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Discussion Starter #1
I am in obedience class and my trainer said to me "Do you want Buffy to pick up birds like she is picking up the dumbbell---charging at it, not slowing down, not a delicate pickup?" And I replied "As a hunter, yes. Hunted birds are frequently crippled and can run. I certainly do not want her to slow down and be gentle as she approaches a potentially crippled, struggling, fighting cockbird. I want her to do what she is doing."

His question was serious. In obedience her "style" is not desired. I did say that I will try to get her to do a more aesthetically pleasing retrieve for obedience but personally did not care if it didn't "improve".

I welcome any comments on this.
 

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the party's crashing us
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If you want to compete in obedience trials and earn high scores you will need to teach her not to pounce on the dumbbell. At best it's points off, at worst she knocks it out of the ring and you fail.
If you just want to earn a title, then by all means ignore this behavior.
To me it's about being the BEST DOG TRAINER you can be, not just getting a title, I don't care what venue.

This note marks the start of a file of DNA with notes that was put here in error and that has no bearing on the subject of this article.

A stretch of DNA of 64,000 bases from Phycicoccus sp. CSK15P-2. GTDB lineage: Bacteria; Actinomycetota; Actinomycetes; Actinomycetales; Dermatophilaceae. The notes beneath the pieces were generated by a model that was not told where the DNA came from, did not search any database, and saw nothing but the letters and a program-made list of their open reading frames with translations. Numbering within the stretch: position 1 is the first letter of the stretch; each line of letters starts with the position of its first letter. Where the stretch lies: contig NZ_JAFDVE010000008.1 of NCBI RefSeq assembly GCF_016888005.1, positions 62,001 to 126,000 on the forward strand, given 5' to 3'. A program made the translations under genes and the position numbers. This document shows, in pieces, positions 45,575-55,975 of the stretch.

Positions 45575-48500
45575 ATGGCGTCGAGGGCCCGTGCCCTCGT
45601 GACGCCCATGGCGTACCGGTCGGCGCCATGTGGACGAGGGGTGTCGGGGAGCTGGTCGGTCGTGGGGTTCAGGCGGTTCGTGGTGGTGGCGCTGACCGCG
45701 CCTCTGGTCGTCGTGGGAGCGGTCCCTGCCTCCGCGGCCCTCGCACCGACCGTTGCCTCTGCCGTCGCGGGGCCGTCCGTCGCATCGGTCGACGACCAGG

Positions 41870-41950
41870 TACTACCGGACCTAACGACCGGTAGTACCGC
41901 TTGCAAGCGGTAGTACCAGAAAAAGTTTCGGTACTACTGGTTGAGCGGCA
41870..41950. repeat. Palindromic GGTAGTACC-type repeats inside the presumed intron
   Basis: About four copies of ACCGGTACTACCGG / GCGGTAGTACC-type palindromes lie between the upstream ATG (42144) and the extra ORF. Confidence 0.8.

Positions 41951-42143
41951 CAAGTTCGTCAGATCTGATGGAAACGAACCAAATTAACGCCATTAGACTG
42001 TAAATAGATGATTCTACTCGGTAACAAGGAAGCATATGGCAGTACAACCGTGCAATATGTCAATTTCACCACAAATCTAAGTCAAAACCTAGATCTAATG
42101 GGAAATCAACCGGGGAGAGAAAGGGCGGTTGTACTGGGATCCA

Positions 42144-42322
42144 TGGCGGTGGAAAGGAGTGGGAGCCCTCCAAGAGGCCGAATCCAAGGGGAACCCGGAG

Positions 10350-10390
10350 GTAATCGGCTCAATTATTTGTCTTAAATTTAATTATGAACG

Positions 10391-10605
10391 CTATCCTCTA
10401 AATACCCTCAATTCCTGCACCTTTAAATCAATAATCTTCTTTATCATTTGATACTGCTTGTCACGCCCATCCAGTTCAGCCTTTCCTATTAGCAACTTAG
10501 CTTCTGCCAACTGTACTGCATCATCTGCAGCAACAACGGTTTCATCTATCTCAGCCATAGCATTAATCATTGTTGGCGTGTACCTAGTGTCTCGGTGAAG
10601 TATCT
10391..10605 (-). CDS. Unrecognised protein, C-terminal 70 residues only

Pouncing on the dumbbell is not "STYLE" it is POOR TRAINING :)
There is ZERO carry-over between hunting and the obedience ring on this sort of thing, don't even waste time trying to think of them as the same.
 

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And to add to that, if your dog pounced feet-first on a pile of bumpers I would say she is NOT properly forced fetched, so even then your theory doesn't hold much water. If they are going feet first at a retrieve object, they are avoiding picking it up.
 

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Kate
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If they are going feet first at a retrieve object, they are avoiding picking it up.
I think it's more excitement-chase-play stuff....

My Bertie used to do this. It was puppy play stuff. It showed he was excited about getting to do the retrieve. But he'd jump in the air and POUNCE on the dumbbell.

We started putting the dumbbells slightly under ring gating, up against walls, having a training partner put their foot on one of the sides... and the pouncing stopped. I don't force fetch so I'm not sure how that would fix the issue.

It doesn't mean you get rid of the desire to retrieve. I did a fun match yesterday and we were working on stopping anticipation for the retrieves. Bertie was taut and sort of twitching/vibrating waiting to go all shot out of the cannon after his dumbbell when I finally told him to jump.